The event will be held at the University of Bristol, in the Humanities Research Space (1.H020), 7 Woodland Road, Bristol, BS8 1TB. We look forward to seeing you there, and to hearing your thoughts on the games. 

Book now to avoid disappointment

2023 and beyond…

We have lots of plans in train for 2023, including an early career research showcase in January, a UK Game Lab Summit in February, and a conference on Virtual Realities as Time Travel in May. If you have any ideas for future events that we can help out with, please just let us know!

Gaming and VR Workshop for Bristol Data Week

A collage featuring a Zoom call and people looking at banners for research projects

Back in June, as part of Bristol Data Week, the Bristol Digital Game Lab ran an introductory seminar and gaming/VR workshop.

In the seminar, we looked at using historical data to reconstruct the past virtually, analysing audience data and the impact of games, intellectual property challenges for videogame preservation, using audience feedback to build accessible games, and discussed the aims and vision of the Game Lab.

We also hosted a play session where participants could try out two virtual experiences being developed at the University of Bristol. These included:

  • The AD4Games project which investigates how audio description can improve game accessibility by working with professional audio describers, game developers, and visually impaired participants. The project uses the BAFTA nominated game Before I Forget, developed by two of the project partners, to conduct experiments, testing ways audio description can enhance game accessibility.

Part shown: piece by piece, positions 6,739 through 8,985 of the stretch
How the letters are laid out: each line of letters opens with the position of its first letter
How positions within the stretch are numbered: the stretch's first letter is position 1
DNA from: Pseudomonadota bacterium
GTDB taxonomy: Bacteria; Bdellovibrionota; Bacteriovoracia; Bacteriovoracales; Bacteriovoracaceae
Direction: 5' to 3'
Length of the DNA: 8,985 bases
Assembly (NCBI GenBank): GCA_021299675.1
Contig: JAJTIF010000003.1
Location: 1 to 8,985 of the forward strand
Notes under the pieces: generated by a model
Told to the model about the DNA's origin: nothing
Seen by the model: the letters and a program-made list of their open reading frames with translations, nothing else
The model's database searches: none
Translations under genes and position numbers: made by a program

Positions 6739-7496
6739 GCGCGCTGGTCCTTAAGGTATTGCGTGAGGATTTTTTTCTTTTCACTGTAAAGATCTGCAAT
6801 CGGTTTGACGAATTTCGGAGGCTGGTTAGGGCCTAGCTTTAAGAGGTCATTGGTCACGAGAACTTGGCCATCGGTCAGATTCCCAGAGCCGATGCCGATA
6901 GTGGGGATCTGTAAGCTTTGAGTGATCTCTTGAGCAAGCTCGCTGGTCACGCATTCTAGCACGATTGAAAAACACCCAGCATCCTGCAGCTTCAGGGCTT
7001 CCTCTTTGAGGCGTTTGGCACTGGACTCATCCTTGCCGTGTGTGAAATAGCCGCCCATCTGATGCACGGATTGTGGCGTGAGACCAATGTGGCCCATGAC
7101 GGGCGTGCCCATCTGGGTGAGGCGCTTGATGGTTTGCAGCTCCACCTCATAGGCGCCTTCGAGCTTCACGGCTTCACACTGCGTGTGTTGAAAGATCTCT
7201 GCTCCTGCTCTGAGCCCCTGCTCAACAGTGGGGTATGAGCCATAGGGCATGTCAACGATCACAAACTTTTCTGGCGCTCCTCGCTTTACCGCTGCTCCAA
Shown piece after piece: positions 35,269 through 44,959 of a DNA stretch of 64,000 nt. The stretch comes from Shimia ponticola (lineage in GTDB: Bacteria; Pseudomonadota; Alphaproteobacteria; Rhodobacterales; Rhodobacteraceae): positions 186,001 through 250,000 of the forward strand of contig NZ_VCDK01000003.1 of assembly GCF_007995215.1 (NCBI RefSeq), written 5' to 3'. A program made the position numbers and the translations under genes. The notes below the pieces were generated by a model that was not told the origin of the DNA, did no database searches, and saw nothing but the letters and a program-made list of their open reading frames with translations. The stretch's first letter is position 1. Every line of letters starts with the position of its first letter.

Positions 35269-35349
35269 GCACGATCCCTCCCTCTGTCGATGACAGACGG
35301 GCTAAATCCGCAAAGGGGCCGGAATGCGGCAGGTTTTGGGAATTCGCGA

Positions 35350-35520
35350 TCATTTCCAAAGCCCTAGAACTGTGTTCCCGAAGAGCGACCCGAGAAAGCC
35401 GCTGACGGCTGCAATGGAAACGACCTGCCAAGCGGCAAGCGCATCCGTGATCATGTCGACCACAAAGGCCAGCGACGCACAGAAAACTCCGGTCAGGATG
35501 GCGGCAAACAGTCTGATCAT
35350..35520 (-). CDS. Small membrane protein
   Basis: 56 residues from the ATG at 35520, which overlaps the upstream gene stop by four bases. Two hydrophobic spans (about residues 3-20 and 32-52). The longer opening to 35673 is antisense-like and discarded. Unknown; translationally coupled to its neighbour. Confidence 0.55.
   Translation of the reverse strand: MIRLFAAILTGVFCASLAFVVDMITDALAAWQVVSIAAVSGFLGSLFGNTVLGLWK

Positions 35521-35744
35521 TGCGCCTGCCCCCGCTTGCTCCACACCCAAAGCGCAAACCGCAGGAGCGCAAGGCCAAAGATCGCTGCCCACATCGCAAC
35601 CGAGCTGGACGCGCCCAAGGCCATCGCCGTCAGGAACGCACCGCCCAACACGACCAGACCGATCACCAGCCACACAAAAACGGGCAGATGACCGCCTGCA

• The Virtual Reality Oracle, which recreates an immersive, virtual reality experience of visiting the ancient oracle of Zeus at Dodona in the 5th century BCE. The Virtual Reality Oracle is an AHRC-funded research project led by Professor Esther Eidinow at the University of Bristol, with an interdisciplinary team from Bristol, KCL and the University of Bath.

You can catch the recording of the seminar on YouTube.

The Bristol Digital Game Lab – Launched!

Attendees of the launch event smiling at the camera

The Bristol Digital Game Lab was formally launched on Wednesday 7 September 2022 in the beautiful surroundings of Clifton Hill House, following a successful full day workshop on game accessibility. The event was opened by Professor Hilary Carey, the Faculty of Arts Research Director, who spoke about how play is essential to the human condition. Attendees also heard about the vision for the Game Lab, including the focus on networking, partnerships, research, and innovation. Xiaochun and Richard also shared their inspiration for starting up the Lab (hint, they both love games, work in the same Faculty, and happen to have research interests in gaming!). The remainder of the event was given over to networking between local game developers, academic researchers in Bristol and Bath, and industry professionals. Our thanks to all who came.

Introducing the Bristol Digital Game Lab at the University of Bristol

Article originally posted on LinkedIn on 6 September 2022.

How can we study and contribute to the development of digital games today?

The Bristol Digital Game Lab is a new research group at the University of Bristol launching in September 2022, coordinated by Dr Xiaochun Zhang and Dr Richard Cole. The Lab, which is based in the Faculty of Arts, will bring together researchers and practitioners from a radically diverse range of perspectives. This includes translation and accessibility, history, comparative literature, law, computer science, AI, game design, and beyond.